TheSearch for Richard III is a retelling of the 2012 discovery of King Richard III of England buried in a carpark. It is co-written by by Philippa Langley and Michael Jones. I was delighted to find a copy hidden in a second hand book shop in Canberra and gave it a new home on my bookshelf! The Search for Richard III was my final read of 2020 and I am looking forward to share my thoughts about it with you.
What’s it About?
Richard III was the last King of England from the Plantagenet dynasty (read more about them in Dan Jones’ book Plantagenets). He was also the last English king to die in combat. We know from written records that Richard died in the battle of Bosworth Field killed by Henry Tudor’s soldiers in the last battle of the Wars of the Roses. Afterwards Henry VII became the first ruler of the Tudor dynasty that reigned until the death of Elizabeth I.
After his death, Richard III was increasingly vilified as the Tudors attempted to secure their claim to the throne. Tudor authors cast Richard as evil, power hungry, and the murderer of his two nephews; Edward V and his younger brother. In Shakespeare’s play, Richard is depicted on stage as a stooping, Machiavellian monster who had absolutely no right to be king based on law or on character.
Despite Richard’s infamous legacy, his body’s final resting place was unknown up until 2012. The written sources record that he was buried at Greyfriars Church in Leicester which has been long lost. Author Philippa Langley is a member of Ricardian society which argues that Richard’s story should be re-evaluated. After extensive research Philippa believed that she knew where to find his burial. In TheSearch for Richard III, Langley tells us about her research process and her personal journey as she orchestrated the discovery of Richard III’s remains.
Every second chapter is written by the historian Michael Jones. In these chapters, he outlines the historical evidence that survives about Richard’s life and deeds and analyses the claims made about Richard III’s personality. Jones argues that Richard was not as evil as the Tudors made him seem. But I’ll leave you to read the book and decide for yourself if you agree!
My Thoughts on the Book
I really enjoyed reading The Search for Richard III. The book flowed easily from one chapter to the next, for the most part like a novel; absorbing and intriguing. Both authors have an easy to read written style that doesn’t complicate matters with complex sentences. Langley’s chapters are written in diary form with daily entries recording the progress of the dig. These sections give a fascinating insight into the very personal journey she undertook to find Richard III.
I didn’t know much about Richard III or the Wars of the Roses until I read this book; but I thought that it was a great introduction to them. I don’t know how, but I managed to miss the news articles about the discovery of Richard III’s remains when they were uncovered back in 2012. Now I’ve read the book, I feel like I’ve caught up! For me, the most compelling aspect of this book is the journey Phillipa and her friends took to finally discover something extraordinary that was lost to time. If The Search for Richard III was fiction, it’d be a mystery novel.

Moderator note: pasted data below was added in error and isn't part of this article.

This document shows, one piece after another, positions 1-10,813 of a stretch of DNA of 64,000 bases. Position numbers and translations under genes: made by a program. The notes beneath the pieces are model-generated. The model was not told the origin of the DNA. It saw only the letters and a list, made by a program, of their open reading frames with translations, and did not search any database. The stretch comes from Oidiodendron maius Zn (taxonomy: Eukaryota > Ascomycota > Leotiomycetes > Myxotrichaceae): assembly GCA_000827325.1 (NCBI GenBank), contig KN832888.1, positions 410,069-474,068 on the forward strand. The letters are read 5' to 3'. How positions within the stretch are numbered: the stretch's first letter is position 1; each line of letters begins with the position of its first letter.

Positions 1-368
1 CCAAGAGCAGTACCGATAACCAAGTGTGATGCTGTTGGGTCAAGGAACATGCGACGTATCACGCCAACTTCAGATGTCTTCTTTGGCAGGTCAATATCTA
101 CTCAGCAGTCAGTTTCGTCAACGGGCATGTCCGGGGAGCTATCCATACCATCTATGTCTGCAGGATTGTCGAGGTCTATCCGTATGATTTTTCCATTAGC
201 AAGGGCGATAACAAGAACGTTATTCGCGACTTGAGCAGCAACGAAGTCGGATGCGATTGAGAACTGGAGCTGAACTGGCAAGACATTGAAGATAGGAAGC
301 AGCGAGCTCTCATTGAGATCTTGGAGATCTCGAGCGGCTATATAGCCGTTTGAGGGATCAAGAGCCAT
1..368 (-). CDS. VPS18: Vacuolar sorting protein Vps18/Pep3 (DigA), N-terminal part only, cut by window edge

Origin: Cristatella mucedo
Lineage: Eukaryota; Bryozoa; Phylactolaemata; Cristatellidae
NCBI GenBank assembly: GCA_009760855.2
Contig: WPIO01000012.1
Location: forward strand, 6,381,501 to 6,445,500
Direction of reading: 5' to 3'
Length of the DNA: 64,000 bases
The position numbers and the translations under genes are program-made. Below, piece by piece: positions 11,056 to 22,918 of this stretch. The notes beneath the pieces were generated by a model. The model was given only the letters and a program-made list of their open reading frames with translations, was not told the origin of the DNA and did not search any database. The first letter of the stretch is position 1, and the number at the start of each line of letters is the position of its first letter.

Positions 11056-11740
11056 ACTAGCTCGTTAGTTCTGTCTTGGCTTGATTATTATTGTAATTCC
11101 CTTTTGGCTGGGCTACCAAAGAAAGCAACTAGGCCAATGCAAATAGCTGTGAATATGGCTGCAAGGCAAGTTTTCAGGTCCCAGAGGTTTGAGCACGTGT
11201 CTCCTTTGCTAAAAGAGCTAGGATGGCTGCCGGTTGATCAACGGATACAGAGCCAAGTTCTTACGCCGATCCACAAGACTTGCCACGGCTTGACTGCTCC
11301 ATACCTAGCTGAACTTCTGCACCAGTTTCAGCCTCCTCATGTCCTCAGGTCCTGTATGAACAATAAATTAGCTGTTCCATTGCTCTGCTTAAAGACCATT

Both Langley and Jones promote more positive interpretations of Richard III than have generally been made to date. I was pleased that they both made their positive stance clear in the first chapter. This honesty allows the reader see past possible bias and assess the evidence presented for themselves. Since finishing the book, I do feel that the authors attempted to present the evidence as objectively as possible. Even so, I would like to read a book about Richard III that takes a more negative perspective of the evidence just to see if it can change my current impressions!
Should you Read it Too?
The Search for Richard III includes dairy entry chapters with plenty of dig photos which break up heavier evidence based analysis. These aspects make for a fun and fast read. It is a great book for anyone who wants an escape from the real world into the historical one.
I think it is also a good read if you would like an introduction to the pre-Tudor period and the Richard III debate. This book discusses the historical evidence for Richard’s life and reputation so that you can weigh in on the debate too. Was he actually the power hungry, scheming man that Shakespeare presented?
The Search for Richard III persuaded me that we should give him another chance rather than taking the Tudor depiction for granted. Many Tudor authors were likely influenced by loyalty or fear of the new reigning dynasty in writing their accounts. Yet even with so many negative sources, there is plenty of evidence that Richard III took an active interest in promoting justice, before and after he became king. The measures he put into place during his life benefited both the elite and the ordinary. That is certainly something about Richard III’s life that I admire.